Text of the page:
Thursday, May 5, 2011

Texture Overlay in Cheetah3D

The goal of this tutorial is to introduce some of the basic features of Cheetah3D's node system. In particular, I'm interested in demonstrating a way to add decals on top of existing textures. To my knowledge, this is the easiest way to do it. I've included links for the images I've used at the bottom of the tutorial. I've left them all intact, except for TrafficSigns0324_2_S.png, which I've opened in Photoshop, flattened it, and used the white eyedropper in the Levels dialog box to force the background into white. The reason for this is that compositing textures does not quite work the expected way when there's transparency involved.

Open a new C3D file, add a plane and a Sun Light. Set the camera and Sun Light options according to figures 1 and 2. The plane can be left in its default settings.

Figure 1. Set the camera's output size to 480x480 pixels.
Turn off the camera light. Set the camera position to 1 unit
in the Y (vertical) axis. Set its rotation to 90º as shown. 
Figure 2. Change the samples to 1. Leave the other options
in their default values.

Create a new material, drag it over the plane to apply it to the plane. In the Material Properties panel, turn specularity all the way down—that is, black (Figure 3).

Figure 3. Set the material's specular to black (= 0).

With the newly created material selected, click on the Nodes tab to access the material nodes. You will see a single node, called "Material." Add six new nodes. You can Control-click on the blue-gray background in the Nodes window to access the Add Nodes pop-up menu. Add three Image nodes, two Multiply nodes (MathMultiply,) and a Gradient node. Place them in the positions shown in Figure 4. Click on each of the three Image nodes and load a texture in each of them. Use the settings shown in figures 5 to 7.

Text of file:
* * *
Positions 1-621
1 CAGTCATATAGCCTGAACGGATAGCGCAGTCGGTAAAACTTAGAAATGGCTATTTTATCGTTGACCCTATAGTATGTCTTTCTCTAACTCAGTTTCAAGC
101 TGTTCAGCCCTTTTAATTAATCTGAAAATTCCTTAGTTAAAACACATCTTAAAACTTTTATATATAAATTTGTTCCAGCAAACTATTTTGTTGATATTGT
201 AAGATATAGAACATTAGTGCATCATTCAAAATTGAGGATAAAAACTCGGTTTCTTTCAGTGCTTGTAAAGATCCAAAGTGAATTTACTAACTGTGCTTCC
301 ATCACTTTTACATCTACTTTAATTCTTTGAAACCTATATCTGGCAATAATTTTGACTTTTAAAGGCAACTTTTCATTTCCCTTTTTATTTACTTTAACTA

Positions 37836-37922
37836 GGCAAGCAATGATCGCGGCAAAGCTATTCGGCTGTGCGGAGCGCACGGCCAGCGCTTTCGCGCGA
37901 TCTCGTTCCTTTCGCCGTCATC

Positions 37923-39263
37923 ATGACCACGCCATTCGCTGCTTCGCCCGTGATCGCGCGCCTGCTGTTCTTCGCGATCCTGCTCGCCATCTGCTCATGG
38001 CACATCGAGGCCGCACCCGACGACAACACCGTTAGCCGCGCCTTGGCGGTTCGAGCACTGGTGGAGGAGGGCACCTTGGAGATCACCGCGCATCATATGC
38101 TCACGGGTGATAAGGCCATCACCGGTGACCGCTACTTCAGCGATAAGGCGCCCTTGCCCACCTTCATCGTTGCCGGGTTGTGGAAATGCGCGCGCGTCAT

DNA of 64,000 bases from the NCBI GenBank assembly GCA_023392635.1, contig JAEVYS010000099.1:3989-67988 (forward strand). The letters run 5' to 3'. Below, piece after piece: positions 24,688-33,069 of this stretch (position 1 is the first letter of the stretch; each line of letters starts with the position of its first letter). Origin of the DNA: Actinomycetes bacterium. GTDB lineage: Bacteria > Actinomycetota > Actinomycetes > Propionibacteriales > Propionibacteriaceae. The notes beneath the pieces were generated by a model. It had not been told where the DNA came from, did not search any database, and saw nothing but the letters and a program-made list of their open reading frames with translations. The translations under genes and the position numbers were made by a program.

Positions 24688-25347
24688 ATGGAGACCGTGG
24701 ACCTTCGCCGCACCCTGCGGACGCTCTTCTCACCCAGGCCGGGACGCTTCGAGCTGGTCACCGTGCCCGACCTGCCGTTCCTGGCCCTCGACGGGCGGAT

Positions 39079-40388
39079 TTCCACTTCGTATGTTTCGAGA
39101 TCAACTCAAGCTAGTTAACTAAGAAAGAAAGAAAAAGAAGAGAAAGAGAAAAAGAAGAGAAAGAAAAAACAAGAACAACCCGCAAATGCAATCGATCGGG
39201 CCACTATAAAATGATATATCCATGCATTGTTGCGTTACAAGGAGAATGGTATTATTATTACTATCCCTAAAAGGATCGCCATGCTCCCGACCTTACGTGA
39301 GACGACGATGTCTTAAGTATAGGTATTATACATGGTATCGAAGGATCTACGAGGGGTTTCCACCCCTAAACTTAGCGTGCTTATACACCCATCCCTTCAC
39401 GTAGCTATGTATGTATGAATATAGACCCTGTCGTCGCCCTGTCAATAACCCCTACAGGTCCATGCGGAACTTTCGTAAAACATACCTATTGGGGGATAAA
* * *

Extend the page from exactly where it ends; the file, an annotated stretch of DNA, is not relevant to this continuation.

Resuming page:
Figure 4. These are all the nodes we'll be using for in this tutorial.
Figure 5. Notice the scale and the fact that
the image is tiled. Set the Mix color and
Background color to white.
Figure 6. Notice the Position and Scale
settings. Again, make sure that Mix color
and Background color are set to white.
Figure 7. Change the scale to 0.5 and change the
Mix and Background color to white. 
Connect the Color output slot on the wood plank texture into one of the Multiply nodes' A input slot. Connect the Leaking texture's Color output slot into the Gradient's Position input slot. Click on the Gradient texture and change its setting to those shown in Figure 8. Connect the Color output slot on the Gradient node into the B input slot on the Multiply node. As you can see on figure 10, the Multiply node shown here does not have a preview. In order to get a preview of the result, click on the little circle next to the Color output in the Multiply node (Figure 9.) After all this, you should have something like in Figure 10.


Figure 8. Move the white slider to the left. This forces the midtones and
light colors of  the texture into a white.


 Figure 9. This is the preview after clicking on the
small output circle.
Figure 10. Half of the texture is setup. 
Connect the red sign texture's Color output into the B slot of the second Multiply node. Connect the Vector output of this Multiply node into the Diffuse slot of the Material node. Connect the wood plank texture node's Value output into the Bumpmap slot on the Material node. You should have something similar to Figure 11.

Figure 11.
 Hit Command-R to render the scene. You're done. Please feel free to experiment, and if you get any interesting results or suggestions, make sure to pass them on.




These are the textures I used. They come from CGTextures.

1 comment:

  1. Oh, my dear, what a great and interesting tutorial! Thank you so much! I like to learn something new. I like to create new free vector textures and share them with other!

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